Last-minute efforts by London to secure changes to the Brexit deal struck with the European Union have not yet delivered results, a British government spokesman in Brussels said on Monday, with a day to go until the British parliament votes on the deal.
Negotiations remain deadlocked following talks over the weekend, and there are no plans at present for British Prime Minister Theresa May to visit Brussels, the spokesman said. On Sunday, she spoke by phone to European Commission President Jean-Claude Juncker.
Talks are ongoing, the spokesman said.
The commission also confirmed Monday that May was not scheduled to visit. The expectation is that she would travel to Brussels if her negotiators reach a deal with their EU counterparts.
May has asked Brussels for concessions that would help her win parliamentary approval for the withdrawal agreement, a legal document that regulates Britain’s departure from the EU on March 29. British lawmakers roundly rejected the deal in an initial vote.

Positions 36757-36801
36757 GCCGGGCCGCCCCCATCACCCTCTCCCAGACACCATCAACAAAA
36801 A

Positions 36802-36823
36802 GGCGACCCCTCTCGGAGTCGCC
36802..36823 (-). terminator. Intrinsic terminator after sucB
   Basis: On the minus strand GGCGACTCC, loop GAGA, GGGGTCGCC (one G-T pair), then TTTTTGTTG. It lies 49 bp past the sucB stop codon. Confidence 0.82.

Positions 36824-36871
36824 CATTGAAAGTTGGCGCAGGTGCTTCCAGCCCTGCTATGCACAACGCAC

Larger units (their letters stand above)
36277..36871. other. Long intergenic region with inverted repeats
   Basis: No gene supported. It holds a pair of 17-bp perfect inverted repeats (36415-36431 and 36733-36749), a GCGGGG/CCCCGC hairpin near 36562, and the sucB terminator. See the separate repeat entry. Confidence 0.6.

The main sticking point is the so-called backstop, an insurance policy aimed at keeping open the border between Northern Ireland, which is part of the United Kingdom, and the Republic of Ireland, in the case that no trade deal is struck in time to resolve the issue.
Britain is seeking measures that would address concerns that it could remain locked into a close relationship with the EU, stymieing efforts to enter into separate trade deals, without the possibility of unilaterally exiting the backstop.
If British lawmakers reject the withdrawal deal again on Tuesday, they will be asked if they accept leaving the EU without a deal on March 29, or whether they would agree to a delay.